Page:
After releasing Runaway: A Twist of Fate on the app store in two parts, distributor Bulkypix has seen fit to step back in time and release Runaway: A Road Adventure ($4.99), the first of the series, only this time a single download. I’m not quite sure why they decided to mess with the space-time continuum in releasing the games in this backwards way, but at least you can now start from the beginning.
If you have already played through the PC version (originally released between 2001-2004, depending on location), you’ll probably want to give Road Adventure a miss, unless you really feel Mr. Nostalgia tugging at those heartstrings. The game remains untouched from the PC original, thankfully, and there is certainly a heap of content to keep you playing for days (weeks without walkthroughs – more on that later) but in my opinion, Runaway: A Road Adventure just isn’t good enough to want to slog through more than once.
The Runaway series follows the adventures of Brian and Gina, and in this first episode the two are thrown together by fate (or at least by the silly woman running into traffic) and they depart on a story of revenge, ancient artifacts and machine gun firing drag queens.
The story is average to say the least. For every twist in the plot there is an equal amount of holes big enough to drop in a herd of elephants. It seems that the writers decided that convenience was more important than clever writing. Unfortunately, the story isn’t where the bad stuff ends.
You can not help but compare Runaway with one of the greatest adventure series of all time, Broken Sword. Both feature the blonde male hero and the brunette female heroine, who happens to be a bit sexy. Both feature similar cartoon visuals and comedic voice-acting, though in this regard, Runaway falls flatter than a pancake that has been run over by a steamroller driven by thirty-eight linebackers. There are a few laughs to be had but for the most part, the lengthy conversations become a bit of a bore and you’ll soon find yourself reading the subtitles as fast as humanly possible, so as to get the story and just move on. The voice acting is sub-par, especially compared to that “other series". Brian Basco ain’t no George Stobbart, despite similarly old-fashioned names.
As well as storyline, a good adventure always hits you with loads of well thought out puzzles to get the grey matter churning. In the case of A Road Adventure, the puzzles are a very mixed bag. Sometimes the solutions to problems are relatively straight-forward, even logical, but all too often you are hit smack bang in the face with a puzzle that makes as much sense as swimming in fire.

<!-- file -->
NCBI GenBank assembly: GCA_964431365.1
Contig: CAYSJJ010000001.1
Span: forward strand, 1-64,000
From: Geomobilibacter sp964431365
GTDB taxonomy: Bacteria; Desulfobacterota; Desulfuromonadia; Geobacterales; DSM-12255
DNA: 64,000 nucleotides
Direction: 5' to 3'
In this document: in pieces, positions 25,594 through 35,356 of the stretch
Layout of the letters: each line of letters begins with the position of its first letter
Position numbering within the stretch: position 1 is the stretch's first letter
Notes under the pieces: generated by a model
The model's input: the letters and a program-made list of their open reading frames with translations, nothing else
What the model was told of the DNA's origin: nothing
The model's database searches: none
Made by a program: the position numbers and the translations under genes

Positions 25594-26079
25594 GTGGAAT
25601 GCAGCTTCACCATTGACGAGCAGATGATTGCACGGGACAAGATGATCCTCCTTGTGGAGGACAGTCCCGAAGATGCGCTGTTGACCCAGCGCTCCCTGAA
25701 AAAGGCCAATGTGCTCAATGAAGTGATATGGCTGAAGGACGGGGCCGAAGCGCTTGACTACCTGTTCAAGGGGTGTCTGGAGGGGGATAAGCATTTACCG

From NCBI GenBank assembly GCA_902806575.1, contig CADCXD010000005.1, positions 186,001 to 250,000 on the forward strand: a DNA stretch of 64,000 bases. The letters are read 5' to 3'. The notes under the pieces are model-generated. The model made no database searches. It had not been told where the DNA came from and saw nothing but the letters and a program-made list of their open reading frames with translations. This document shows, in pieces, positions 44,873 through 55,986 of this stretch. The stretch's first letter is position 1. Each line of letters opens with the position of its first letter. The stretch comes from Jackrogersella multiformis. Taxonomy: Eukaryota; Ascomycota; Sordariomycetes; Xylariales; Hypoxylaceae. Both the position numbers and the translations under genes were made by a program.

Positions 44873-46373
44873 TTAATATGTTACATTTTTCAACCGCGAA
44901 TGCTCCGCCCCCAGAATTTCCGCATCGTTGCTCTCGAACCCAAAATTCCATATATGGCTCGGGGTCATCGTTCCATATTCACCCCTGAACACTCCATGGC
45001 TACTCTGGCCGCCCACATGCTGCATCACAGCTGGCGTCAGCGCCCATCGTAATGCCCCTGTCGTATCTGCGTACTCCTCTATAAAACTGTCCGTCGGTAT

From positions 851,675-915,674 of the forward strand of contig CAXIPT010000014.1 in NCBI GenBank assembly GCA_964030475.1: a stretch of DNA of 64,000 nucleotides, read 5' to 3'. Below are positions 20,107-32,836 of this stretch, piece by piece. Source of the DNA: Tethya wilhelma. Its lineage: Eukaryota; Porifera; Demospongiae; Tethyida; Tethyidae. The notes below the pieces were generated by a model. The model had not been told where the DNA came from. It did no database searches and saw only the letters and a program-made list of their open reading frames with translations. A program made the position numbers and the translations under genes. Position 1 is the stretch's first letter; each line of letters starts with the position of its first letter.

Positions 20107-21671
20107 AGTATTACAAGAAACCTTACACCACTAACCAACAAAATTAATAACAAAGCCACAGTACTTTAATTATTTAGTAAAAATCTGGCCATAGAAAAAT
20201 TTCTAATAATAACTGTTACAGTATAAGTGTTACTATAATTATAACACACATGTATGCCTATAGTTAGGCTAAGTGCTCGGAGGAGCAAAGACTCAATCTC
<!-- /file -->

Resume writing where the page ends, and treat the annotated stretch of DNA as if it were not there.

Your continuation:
If you ignore the temptation to hit up the many, many online walkthroughs, you’ll either be bashing yourself around the head with a concrete block or quite literally combining and using every item in the game with each other until you stumble across the solution. At that stage, you’d think you’d be thinking, “Oh, why didn’t I think of that?" but more often than not, it’s more like, “What in the…!? That makes no sense whatsoever and I want to hunt down and kill the developers with a large, blunt object!"
It’s not all bad though, and I may be being a bit overly harsh. You see, I also recently happened to play through Broken Sword and I was really in the mood for some adventuring with this one… exactly the same problem I had before I played the PC version a decade ago, at which point I was also playing through a BS episode. Runaway just doesn’t compare. Oh, wait, I’m getting all negative again. Ahem… on to the good bits.
The graphics in Runaway: A Road Adventure are top notch and even stand out today. The backgrounds are beautifully painted and the cel-shaded models of the characters are nicely designed and animated. When you do manage to solve puzzles without help, there is that warm, fuzzy feeling, and there is plenty of game to keep you going. As an adventure game, it’s decent on the PC… but back to the negative bits.
On iOS, there are quite a few bugs. In several places I had the graphics all but disappear, being replaced by large, black rectangles, though as of writing this an update has been released that claims to fix video bugs. The game has also crashed on me several times, though luckily, it saves progress automatically, so nothing was lost. Also, there is no way to pinch zoom, so clicking on the correct area of the screen can be tricky, to say the least. At one stage during the third chapter, there are three items extremely close together and I had to press the screen over and over until I managed to hit the sweet spot for the object in the middle. You see, the human finger isn’t as small and sharp as a mouse pointer and add to the fact that I was playing this on a Retina iPad… well, I hate to think of the frustrations endowed upon you iPhone users.
On top of that, at one point in the game, there is a freezer… without giving too much away, there are several points on this item that need to be interacted with, two of which are the freezer itself and the freezer lid. Every time I clicked on either, Brian would attempt to move the freezer, resulting in a lengthy wait. What was supposed to happen when I clicked on the freezer lid is something completely different. I scratched my head until my brain fell out before hitting up the walkthroughs… nothing, I was doing it right. Eventually the game decided that it was supposed to do something different when I tapped on the freezer lid and it complied. I’m still at a loss as to why this happened and it very nearly stopped me dead in my adventuring tracks.
Ultimately, Runaway: A Road Adventure is a beautiful looking, average sounding, and at times, many times, frustrating experience. It’s a worthy addition to the collection if you’re into the old ‘point and click’ and it certainly isn’t bad… just keep in mind that it has a lot of flaws, some to do with the original design, some to do with the transition to mobile devices.